This article contains spoilers for Westworld season 4 episode 1.
It’s easy to forget a lot of the events of Westworld season 3. Westworld is a…let’s say “busy” show at even its clearest and most coherent. But the show’s third season, which ended more than two years ago, was particularly dense.
You may not recall, for instance, that Dolores met her untimely end in the final episode of Westworld season 3. Or at least we think she did. It’s hard to kill a host that is able to remotely upload its consciousness to seemingly any hard drive. Still, when the supercomputer Rehoboam deleted all of Dolores’s memories at season’s end it felt distinctly final. After all, if a host is just a collection of data, what happens when you permanently take that data away?
Well, we might see what happens near the beginning of Westworld season 4. HBO has made no attempt to hide the fact that Dolores actress Evan Rachel Wood remains a part of the show this year, with her popping up prominently in every pre-release teaser. If the entity we knew as Dolores is gone, however, then how could Wood’s performance continue on? The answer turns out to be quite simple: she’s playing another character.
The form that once housed the being we knew as Dolores is now playing host (pardon the pun) to another personality altogether. This woman is named Christina and she’s essentially an anonymous little worker bee in the future version of our own world. Christina lives in a reasonably-sized apartment with her roommate (played by recent Oscar-winner Ariana DeBose), goes to her job at Olympiad Entertainment, and then grits her teeth through awkward dates – you know: the usual American female experience.
Like many new plots on Westworld, Dolores’s new identity takes some getting used to. Such was the case for the actress playing her. In speaking to Den of Geek prior to the season 4 premiere, Wood made it clear that she views Christina as an entirely new character and not merely a new aspect of Dolores’s psyche.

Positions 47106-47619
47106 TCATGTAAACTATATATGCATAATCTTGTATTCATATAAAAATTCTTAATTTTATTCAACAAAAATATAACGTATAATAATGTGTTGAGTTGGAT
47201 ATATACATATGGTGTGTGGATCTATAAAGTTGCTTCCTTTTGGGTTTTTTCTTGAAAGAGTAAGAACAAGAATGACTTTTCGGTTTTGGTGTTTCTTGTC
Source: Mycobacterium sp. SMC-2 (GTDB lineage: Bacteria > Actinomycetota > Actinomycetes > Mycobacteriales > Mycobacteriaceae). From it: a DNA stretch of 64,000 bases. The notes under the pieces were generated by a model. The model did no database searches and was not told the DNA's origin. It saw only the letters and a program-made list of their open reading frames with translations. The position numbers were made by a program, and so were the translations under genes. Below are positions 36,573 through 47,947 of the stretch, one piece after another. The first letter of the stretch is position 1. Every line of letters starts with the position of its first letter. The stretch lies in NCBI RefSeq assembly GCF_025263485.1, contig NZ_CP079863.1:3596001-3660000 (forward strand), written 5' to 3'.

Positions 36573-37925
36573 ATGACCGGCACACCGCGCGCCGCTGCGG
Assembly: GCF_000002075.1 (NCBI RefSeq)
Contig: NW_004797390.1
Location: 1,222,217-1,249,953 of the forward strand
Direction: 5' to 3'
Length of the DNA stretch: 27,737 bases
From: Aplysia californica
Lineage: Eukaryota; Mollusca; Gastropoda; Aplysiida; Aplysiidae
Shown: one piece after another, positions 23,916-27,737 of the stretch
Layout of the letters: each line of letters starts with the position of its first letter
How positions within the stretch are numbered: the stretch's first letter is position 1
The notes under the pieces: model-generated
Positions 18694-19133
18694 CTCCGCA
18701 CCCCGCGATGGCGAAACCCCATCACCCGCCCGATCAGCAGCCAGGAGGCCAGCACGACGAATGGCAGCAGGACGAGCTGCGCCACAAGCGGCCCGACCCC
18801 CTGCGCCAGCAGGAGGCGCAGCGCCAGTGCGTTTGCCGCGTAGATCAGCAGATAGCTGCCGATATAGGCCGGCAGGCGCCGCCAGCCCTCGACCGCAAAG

“Yes. I absolutely approached Christina differently,” Wood says. “Every season I feel like I pick out a walk for each character’s mannerisms and other little things that people wouldn’t really notice. I strive to create a completely new vibe for the character that can go virtually undetected.”
Not only that, but Wood doesn’t even approach the character as a host, or at least as a host who recognizes they’re operating under host rules.
“For three seasons, I’ve been living by the rules of what it means to be a host. This season was fun for me to approach from a human’s perspective. She is this kind of nerdy, sort of average woman just trying to make it as a writer in a big city. Of course, you know, there’s always many more layers to Westworld. But I was excited to be vulnerable again.”
Wood’s character is indeed quite vulnerable again, as fragile as the “unawakened” Dolores from season 4. If Christina has superhuman strength like Dolores did, she is certainly unaware of it at the moment. And if she were, she likely wouldn’t tolerate her boss chastising her for writing saccharine stories as opposed to the gritty brutality gamers crave.
Thus far we’ve danced around the fact as to whether Christina can be classified as a host or not and that’s by design because it’s far too early to tell. Perhaps Christina is, in fact, another personality within Dolores’s programming that arrived as a sort of failsafe after Rehoboam wiped her dry. Perhaps some unknown entity is making use of Dolores’s old host body by placing a new A.I. inside of it for reasons unknown. Or here’s the biggest head scratcher – maybe Christina is pure, 100% flesh and blood. That certainly makes very little sense within Westworld’s timeline and continuity but even less ambitious sci-fi concepts have had no problem introducing a cloning element.
Whoever or whatever Christina is, she will undoubtedly play a huge part in Westworld season 4’s overarching story. Not only that but hopefully she won’t be alone while doing it. For the first time since season 2, Westworld introduces Dolores’s old boyfriend, Teddy Flood, the gentleman host played by James Marsden.
“I just felt like a missing piece of the puzzle came back,” Wood says of working with Marsden again. “It felt like no time had passed. James and I are up to our old hijinx again and constantly making each other laugh. We always get comments from the sound department whenever we’re in scenes together because we crack so many jokes that they enjoy listening to it.”
We’ll always opt for more Marsden rather than less, but Wood also has some words of warning for anyone automatically assuming this Teddy is the same one we’ve always known.
“We don’t know if this is our sweet Teddy yet. We know that he looks and sounds an awful lot like him, just like Christina looks and sounds an awful like Dolores, but we don’t actually know his story yet. Is he good? Is he bad? All those fun Westworld questions. We’re always asking ourselves.”
New episodes of Westworld season 4 premiere Sundays at 9 p.m. ET on HBO.